Carandiru Hector Babenco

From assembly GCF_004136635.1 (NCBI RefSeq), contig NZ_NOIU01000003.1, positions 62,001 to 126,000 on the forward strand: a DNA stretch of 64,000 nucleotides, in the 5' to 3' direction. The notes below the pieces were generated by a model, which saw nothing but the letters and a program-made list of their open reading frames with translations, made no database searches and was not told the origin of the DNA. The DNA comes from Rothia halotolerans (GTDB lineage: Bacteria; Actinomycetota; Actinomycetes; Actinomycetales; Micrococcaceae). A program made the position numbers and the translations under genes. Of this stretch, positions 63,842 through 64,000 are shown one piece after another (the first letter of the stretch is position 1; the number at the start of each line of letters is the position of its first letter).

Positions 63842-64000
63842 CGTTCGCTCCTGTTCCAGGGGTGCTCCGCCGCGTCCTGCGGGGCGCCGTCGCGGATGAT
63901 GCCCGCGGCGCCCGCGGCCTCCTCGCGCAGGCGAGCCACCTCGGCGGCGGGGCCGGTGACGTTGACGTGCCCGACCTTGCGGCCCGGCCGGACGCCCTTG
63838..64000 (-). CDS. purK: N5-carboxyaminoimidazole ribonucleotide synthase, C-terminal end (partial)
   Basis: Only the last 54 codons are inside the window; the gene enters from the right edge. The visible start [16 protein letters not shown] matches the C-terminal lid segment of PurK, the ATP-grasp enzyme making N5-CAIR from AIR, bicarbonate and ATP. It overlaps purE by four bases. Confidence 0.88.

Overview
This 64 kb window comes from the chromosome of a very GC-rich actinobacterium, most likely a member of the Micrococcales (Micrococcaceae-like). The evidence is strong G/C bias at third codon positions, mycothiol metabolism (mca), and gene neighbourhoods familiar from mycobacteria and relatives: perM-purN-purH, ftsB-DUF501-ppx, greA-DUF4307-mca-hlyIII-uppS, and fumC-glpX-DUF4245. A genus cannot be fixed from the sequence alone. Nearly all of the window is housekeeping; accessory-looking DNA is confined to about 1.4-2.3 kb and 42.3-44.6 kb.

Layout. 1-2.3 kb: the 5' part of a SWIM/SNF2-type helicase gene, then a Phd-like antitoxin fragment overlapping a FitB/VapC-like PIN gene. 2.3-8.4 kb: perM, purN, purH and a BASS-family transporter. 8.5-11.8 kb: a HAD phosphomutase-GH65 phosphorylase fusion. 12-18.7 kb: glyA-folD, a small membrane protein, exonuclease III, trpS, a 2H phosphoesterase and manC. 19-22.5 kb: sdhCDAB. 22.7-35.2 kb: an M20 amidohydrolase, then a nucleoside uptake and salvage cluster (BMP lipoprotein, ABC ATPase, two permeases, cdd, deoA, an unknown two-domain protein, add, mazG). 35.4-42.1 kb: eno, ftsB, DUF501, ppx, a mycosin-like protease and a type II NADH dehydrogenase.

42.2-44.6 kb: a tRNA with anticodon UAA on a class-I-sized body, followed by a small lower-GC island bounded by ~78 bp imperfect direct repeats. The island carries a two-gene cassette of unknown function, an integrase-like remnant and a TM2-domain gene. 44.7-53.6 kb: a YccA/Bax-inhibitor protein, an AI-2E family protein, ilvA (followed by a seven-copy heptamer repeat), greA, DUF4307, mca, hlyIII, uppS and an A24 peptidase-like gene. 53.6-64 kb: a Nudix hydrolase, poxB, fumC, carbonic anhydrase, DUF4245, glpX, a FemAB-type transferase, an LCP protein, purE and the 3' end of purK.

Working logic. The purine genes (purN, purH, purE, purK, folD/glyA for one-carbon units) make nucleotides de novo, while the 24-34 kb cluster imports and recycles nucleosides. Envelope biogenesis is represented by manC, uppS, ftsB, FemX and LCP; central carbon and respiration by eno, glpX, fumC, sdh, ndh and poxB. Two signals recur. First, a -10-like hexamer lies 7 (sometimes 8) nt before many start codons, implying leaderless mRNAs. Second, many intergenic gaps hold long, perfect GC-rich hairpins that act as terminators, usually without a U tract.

Based on a real-life 1992 prison riot in Sao Paulo, Carandiru makes the prison in Oz look like Hotel New Hampshire. Director Hector Babenco (Pixote, Kiss of the Spider Woman ) —for whom this is only his second film in 12 years — has made a beautifully shot film about the ugliest of subjects: a drug-addicted, AIDS-plagued prison population of 7,500 crammed into a decaying prison built for 4,000. His greatest achievement here is creating well-rounded characters of the convicts, who all end up in the doctor's office relating their paths to incarceration to the prison doctor. The real-life prison doctor wrote the book on which the film is based, but the actor portraying him boasts a permanent smirk on his face the whole time (looking remarkably like Mr. Skin from Highway 61), making him look far less empathetic than the steward of the confessional that he supposedly is. Meet Highness, the playful polygamist who runs the prison's drug trade. Meet Too Bad, the loveable crack-smoking doctor's assistant who marries Lady Di, the most glamorous transsexual in the prison. Meet Ezekiel, the hapless crack addict, ex-surfer and eventual fall guy, whose back-story is sadly relegated to the deleted scenes. Speaking of deleted scenes, you might want to miss the electrocution and subsequent gang rape of a rapist, which certainly tops the live death-by-scalding in the theatrical cut, but chances are anyone into gritty prison dramas isn't squeamish to begin with. After 90 minutes of anecdotal exposition where the unsavoury characters alternately shock and endear themselves to us, Carandiru culminates in a 30-minute riot where we watch the prisoners die in a ballet of blood, courtesy of overreacting riot police who invade after the inmates have already surrendered. The film was shot at the actual prison, ten years after the riot, and months before it was dynamited by the government (footage of which is included). The building may no longer be standing, but the film ensures that its dubious history won't be forgotten. Plus: 1928 silent documentary on the prison, 30-minute behind-the-scenes featurette, subtitled director's commentary. (Columbia TriStar)